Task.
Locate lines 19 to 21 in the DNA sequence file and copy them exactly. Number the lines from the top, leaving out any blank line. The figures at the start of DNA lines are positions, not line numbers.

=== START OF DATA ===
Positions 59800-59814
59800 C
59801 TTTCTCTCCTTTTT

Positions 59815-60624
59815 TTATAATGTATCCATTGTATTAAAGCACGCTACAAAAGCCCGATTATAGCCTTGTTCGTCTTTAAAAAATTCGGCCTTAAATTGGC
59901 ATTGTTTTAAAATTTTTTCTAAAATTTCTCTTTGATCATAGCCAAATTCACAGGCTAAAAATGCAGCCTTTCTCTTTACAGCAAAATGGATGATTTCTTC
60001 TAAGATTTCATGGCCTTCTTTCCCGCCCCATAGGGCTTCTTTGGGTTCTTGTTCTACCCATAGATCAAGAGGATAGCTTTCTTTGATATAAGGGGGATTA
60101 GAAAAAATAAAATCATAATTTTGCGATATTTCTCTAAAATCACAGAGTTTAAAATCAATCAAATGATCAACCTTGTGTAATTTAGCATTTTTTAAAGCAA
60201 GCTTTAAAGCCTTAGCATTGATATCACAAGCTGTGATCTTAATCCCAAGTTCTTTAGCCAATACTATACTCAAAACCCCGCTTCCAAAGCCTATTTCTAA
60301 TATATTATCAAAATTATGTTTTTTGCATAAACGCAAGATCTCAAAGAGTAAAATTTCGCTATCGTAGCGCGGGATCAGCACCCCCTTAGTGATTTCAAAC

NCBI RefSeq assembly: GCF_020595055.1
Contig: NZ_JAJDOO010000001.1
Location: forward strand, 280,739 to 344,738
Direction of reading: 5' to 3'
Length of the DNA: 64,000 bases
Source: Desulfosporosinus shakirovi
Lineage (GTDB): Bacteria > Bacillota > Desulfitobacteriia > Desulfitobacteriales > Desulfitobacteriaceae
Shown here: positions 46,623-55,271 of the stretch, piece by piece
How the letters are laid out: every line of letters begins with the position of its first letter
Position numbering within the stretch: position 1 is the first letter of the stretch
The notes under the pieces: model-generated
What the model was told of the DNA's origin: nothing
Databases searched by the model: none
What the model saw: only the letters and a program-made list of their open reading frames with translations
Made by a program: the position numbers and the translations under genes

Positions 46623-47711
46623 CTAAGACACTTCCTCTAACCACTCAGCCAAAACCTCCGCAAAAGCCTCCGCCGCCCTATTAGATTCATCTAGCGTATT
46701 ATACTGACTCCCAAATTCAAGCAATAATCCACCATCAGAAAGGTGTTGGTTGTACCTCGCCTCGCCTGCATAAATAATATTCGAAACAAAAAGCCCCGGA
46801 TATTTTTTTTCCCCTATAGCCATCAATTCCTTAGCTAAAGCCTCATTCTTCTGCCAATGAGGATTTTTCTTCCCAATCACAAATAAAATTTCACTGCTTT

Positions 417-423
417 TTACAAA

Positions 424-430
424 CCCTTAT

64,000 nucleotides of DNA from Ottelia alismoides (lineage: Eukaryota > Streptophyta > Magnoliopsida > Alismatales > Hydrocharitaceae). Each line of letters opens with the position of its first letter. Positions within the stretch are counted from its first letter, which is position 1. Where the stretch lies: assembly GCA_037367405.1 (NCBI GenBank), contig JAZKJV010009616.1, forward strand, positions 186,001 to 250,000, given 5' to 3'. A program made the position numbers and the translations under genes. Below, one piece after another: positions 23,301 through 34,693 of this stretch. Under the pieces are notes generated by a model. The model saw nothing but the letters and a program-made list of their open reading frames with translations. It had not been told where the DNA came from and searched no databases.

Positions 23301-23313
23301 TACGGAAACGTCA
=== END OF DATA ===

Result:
How the letters are laid out: every line of letters begins with the position of its first letter
Position numbering within the stretch: position 1 is the first letter of the stretch
The notes under the pieces: model-generated